Home » World News » Hafiz Saeed's arrest mere cosmetic, it's Pakistan's happy face for Trump-Khan meet

Hafiz Saeed's arrest mere cosmetic, it's Pakistan's happy face for Trump-Khan meet

News Agencies | Updated on: 18 July 2019, 10:04 IST

Pakistan on Wednesday arrested the mastermind behind the 2008 Mumbai terror attacks, Hafiz Saeed, whose prosecution has long been sought by New Delhi and Washington over the ghastly attacks in India's financial capital.

In Washington, US President Donald Trump welcomed the arrest. In a tweet on Wednesday morning, Trump wrote, "After a 10-year search, the so-called 'mastermind' of the Mumbai terror attacks has been arrested in Pakistan. Great pressure has been exerted over the last two years to find him!"

The US State Department also welcomed the arrest saying, "The arrest of LeT leader Hafiz Saeed is a positive step. A full and expeditious prosecution for his involvement in numerous acts of terror, such as the Mumbai attacks that killed 166 people, including six Americans is necessary. The victims of the terrorist attacks deserve justice."

Contrary to Trump's characterisation of a prolonged 'search', Pakistani authorities have been aware of Saeed's whereabouts for years, critics have argued.

Analysts in Washington see the detention as major cosmetic move ahead of Pakistan Prime Minister Imran Khan's maiden official visit to the United States and said, "clearly, much is being done to put a happy face on Imran Khan's visit to Washington DC."

"I think the arrest of Hafiz Saeed is purely cosmetic because there is no historical basis to conclude otherwise. Washington probably believes as I do, but places other issues like Pakistan's potential positive role in the Afghan peace process as a higher priority, an assumption that, in my opinion, is mistaken," said Lawrence Sellin, a retired US Army Reserve colonel, Iraq, and an Afghanistan veteran.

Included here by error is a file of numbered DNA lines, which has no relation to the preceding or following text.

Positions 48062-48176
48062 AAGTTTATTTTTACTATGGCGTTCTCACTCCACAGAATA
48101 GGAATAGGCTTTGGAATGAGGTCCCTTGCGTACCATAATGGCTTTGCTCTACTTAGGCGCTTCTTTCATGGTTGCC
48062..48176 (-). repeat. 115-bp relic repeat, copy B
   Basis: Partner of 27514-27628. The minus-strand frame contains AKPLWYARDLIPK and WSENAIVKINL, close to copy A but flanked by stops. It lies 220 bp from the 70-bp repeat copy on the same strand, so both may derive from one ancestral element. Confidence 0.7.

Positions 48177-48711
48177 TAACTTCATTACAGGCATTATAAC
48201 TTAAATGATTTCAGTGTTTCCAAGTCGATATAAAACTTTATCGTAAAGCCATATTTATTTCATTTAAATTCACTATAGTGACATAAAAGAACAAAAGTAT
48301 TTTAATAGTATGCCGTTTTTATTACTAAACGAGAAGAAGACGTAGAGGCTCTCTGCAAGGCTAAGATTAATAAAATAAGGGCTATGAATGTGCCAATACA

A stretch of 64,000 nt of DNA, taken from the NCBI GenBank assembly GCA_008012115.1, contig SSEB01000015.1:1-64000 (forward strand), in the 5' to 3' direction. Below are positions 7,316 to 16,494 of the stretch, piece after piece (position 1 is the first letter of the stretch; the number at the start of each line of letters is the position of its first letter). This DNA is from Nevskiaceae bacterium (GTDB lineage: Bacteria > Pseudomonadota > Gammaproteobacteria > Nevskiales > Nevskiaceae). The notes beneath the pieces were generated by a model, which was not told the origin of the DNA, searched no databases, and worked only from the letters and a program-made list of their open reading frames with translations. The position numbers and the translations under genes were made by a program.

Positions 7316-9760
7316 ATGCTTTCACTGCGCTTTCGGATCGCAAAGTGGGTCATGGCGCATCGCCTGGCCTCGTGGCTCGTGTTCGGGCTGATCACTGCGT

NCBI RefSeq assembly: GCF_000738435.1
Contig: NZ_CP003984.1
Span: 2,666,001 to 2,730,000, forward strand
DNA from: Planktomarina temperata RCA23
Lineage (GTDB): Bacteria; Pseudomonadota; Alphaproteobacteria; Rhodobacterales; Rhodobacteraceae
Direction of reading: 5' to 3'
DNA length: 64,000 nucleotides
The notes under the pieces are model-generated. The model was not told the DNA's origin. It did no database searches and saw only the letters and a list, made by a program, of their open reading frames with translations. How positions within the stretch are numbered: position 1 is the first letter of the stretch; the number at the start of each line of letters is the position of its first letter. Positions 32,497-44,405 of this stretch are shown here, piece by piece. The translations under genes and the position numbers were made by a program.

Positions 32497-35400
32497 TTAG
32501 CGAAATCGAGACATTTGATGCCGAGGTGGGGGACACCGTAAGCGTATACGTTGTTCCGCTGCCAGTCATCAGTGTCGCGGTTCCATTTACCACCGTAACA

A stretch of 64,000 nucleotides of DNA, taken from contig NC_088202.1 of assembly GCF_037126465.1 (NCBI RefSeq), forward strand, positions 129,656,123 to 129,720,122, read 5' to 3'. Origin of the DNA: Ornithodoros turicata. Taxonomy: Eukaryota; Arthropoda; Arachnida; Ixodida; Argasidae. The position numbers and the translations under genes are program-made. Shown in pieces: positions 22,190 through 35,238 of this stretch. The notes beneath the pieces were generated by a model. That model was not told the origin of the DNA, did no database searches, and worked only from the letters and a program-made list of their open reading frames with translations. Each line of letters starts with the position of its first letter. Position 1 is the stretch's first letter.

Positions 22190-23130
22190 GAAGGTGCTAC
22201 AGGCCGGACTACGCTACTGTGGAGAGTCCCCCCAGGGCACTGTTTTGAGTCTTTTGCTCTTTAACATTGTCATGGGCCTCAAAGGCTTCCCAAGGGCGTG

Trump's South Asia policy was seen as radical two years ago for its tough stance on Pakistan, but with Imran Khan's visit to Washington from July 21 to 23, the policy seems to have made a sudden U-turn on some key aspects.

The changed South Asia policy of the Trump administration now has a welcoming bouquet of positives for Pakistan. Some of the positives that moved within weeks before the big Trump-Khan meet - Hafiz Saeed's arrest, a four-party joint statement on Afghan peace process being released, the Balochistan Liberation Army (BLA) being suddenly designated a terrorist organisation and the International Monetary Fund (IMF) loan for USD 6 billion being approved.

"I think this arrest should be seen in the same context as a number of other recent notable developments: Pakistan calling for India to resume dialogue, Pakistan arresting dozens of militants, and even Pakistan announcing it would be gifting a portrait of Donald Trump to the US President," said Michael Kugelman, deputy director of the Asia Program at the US-based Wilson's Center.

Pakistan is leading a charm offensive in advance of Khan's visit to the US, in the hope that US officials will be receptive to a number of Pakistani pitches and asks," he said.